New Hotel: When Is Too Much Too Much?

New Hotel: When Is Too Much Too Much?

To the Editor:

In regards to the proposed 101 room hotel in Hartwick, I’d like to thank Bob Holt, career hospitality professional, for his willingness to “tell it like it is” regarding the true state of the hospitality business here in the Cooperstown area. While we at the Landmark Hotel in Cooperstown  always welcome new competition,
I’d like to introduce the following numbers into the public discussion, hoping it broadens perspective.

1) 36,865 – 101 additional rooms sounds innocuous enough, but the number that should be focused on is 36,865; (101 rooms x 365 days). That is the number of new “room nights” (a critical metric in the hospitality business) that will be introduced into a local visitation rate that is not growing: 36,865 room nights.

2) 18,423 – At an average stay of two nights, that’s the number of additional room-booking visitors needed to absorb the additional inventory. Where will they come from when they haven’t come already? Like most hotels, (mine included), this proposed hotel is not an attraction bringing additional people to the area.

3) Zero – That is the anecdotal increase in occupancy that a number of B&Bs/inns/hotels achieved in the area this year, without, yet, the impact of this new hotel. Some have told me personally they were down over 25 percent year over year. True, there may be any number of reasons for this, but the explosion of hotel rooms in the area (Oneonta included) is clearly having an impact.

4) Negative 7 percent – That is the rate growth (i.e. price increase, a key to paying employees a livable wage) the Landmark (which we think is a modestly successful business) has achieved over the past six years in the “off” season. That’s right; our 2018 winter rates are 7 percent below where they were six years ago. This is despite huge investments in our facility and marketing, and it’s because rate is always the product of demand and demand is always the quotient of room-night inventory divided by visitor count. Add inventory without additional visitors and rates go down. Rates go down, employees get laid off.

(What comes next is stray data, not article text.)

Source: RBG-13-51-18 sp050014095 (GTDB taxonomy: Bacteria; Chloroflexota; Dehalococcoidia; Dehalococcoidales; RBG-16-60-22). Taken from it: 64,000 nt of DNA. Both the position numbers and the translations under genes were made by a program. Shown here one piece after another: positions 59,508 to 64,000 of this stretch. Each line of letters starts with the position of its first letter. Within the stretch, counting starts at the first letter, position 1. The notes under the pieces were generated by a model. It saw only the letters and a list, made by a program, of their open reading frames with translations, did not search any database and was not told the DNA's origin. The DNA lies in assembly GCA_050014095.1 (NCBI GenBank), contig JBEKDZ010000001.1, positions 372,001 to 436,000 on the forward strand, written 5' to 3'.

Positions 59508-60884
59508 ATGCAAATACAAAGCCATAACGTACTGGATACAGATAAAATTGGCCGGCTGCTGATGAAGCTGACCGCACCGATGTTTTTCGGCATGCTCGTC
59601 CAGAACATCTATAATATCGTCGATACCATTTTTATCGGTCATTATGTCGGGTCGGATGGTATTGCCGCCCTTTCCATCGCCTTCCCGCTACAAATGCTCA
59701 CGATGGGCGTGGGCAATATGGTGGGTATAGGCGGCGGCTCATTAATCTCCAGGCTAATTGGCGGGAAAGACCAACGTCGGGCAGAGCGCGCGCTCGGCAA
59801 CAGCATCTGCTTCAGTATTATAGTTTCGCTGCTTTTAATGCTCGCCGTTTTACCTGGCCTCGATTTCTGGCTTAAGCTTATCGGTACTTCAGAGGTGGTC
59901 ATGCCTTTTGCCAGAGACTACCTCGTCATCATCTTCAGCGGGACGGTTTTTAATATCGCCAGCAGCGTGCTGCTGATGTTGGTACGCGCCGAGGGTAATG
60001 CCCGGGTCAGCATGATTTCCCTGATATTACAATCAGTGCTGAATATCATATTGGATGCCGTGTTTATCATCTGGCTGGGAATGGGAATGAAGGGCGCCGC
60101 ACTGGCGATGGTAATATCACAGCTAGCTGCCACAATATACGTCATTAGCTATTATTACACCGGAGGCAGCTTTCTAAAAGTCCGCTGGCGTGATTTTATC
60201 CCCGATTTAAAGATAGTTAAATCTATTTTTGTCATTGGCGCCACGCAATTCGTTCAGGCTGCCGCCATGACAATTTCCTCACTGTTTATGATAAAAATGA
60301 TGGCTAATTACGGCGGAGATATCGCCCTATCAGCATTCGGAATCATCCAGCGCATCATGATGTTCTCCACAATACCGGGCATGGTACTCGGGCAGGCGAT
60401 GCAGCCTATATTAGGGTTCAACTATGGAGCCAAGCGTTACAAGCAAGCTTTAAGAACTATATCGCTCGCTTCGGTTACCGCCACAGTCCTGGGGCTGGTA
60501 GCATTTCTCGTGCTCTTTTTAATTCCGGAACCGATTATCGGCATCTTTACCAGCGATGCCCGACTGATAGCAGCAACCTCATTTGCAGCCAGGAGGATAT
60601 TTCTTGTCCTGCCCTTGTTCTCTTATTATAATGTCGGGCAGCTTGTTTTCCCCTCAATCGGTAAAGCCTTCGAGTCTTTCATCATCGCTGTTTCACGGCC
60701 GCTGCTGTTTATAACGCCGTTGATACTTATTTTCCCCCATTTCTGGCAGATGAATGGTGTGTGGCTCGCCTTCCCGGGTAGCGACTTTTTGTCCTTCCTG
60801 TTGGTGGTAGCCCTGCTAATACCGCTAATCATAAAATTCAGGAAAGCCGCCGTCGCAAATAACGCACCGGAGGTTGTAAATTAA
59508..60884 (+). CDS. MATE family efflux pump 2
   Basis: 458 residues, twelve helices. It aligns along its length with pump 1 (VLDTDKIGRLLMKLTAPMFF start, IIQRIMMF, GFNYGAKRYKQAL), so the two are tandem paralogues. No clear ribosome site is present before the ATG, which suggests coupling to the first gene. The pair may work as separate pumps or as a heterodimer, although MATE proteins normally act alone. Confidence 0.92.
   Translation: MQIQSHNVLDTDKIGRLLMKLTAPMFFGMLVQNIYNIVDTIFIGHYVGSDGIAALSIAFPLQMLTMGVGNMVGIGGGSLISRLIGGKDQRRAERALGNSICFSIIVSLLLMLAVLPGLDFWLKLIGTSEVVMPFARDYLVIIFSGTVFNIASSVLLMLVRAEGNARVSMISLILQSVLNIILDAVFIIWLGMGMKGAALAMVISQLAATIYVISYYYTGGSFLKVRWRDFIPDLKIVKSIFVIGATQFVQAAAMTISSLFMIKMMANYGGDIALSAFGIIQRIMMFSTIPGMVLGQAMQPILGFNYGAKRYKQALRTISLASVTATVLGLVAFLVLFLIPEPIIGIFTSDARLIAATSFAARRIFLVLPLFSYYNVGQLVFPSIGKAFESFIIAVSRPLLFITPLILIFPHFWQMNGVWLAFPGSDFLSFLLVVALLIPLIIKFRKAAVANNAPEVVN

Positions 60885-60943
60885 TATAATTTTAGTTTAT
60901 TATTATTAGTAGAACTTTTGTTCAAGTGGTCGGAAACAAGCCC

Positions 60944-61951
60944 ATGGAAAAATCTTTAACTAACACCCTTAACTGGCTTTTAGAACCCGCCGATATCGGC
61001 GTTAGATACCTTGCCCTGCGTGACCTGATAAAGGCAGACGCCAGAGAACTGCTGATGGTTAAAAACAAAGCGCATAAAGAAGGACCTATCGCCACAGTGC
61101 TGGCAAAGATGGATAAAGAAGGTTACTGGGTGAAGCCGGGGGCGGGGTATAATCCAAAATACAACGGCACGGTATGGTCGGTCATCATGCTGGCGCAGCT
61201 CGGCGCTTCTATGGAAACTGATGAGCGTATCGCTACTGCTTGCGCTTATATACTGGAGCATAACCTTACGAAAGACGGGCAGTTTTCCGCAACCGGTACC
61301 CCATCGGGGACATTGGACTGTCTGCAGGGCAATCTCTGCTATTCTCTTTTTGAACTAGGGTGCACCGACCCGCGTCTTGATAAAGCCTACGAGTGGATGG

The sheer mass of room nights added to inventory with little to no visitor growth has collapsed the winter rates in this village to the point of decision for a number of us. That decision will dramatically affect employees, let alone the historical property upkeep B&Bs/inns contribute so much to here in the greater Cooperstown area.

5) $73 — That’s the current published winter rate in a few fine establishments here in the village. $73! You’ll pay 50 percent more to stay in Binghamton! (Not that there’s anything wrong with Binghamton!)

Let me be frank, in no way am I requesting that any government body shelter my business from competition. Nor am I requesting it protect businesses that do not invest in themselves and then find themselves obsolete. I am saying, though, that the B&B/inn community in this area adds significantly to the quaintness we all market as the idyllic small-town Cooperstown experience. When you jeopardize Bed & Breakfasts by introducing another 36,865 chain-hotel room nights with little to no new demand, you are threatening that Cooperstown experience.

Make no mistake about it, this new hotel in Hartwick will ABSOLUTELY market itself as a Cooperstown hotel, thereby leveraging the marketing strength of the Cooperstown quaintness brand, even as it helps (unwittingly, perhaps) to destroy it.

Without doubt, the proposed hotel can and perhaps has already cited its own marketing studies to the Hartwick town Planning Board. And many others will simply take on faith that no one would invest the kind of money needed to build a hotel without understanding the math. I simply offer that the math I presented above is no “study.”

FRED SCHNEIDER

Owner, Landmark Inn

Cooperstown

 


One thought on “New Hotel: When Is Too Much Too Much?

  1. Grace smith

    Thank you for your informative and heartfelt view of the Cooperstown hospitality environment. We so easily forget the impact on wages and community character. Best wishes.

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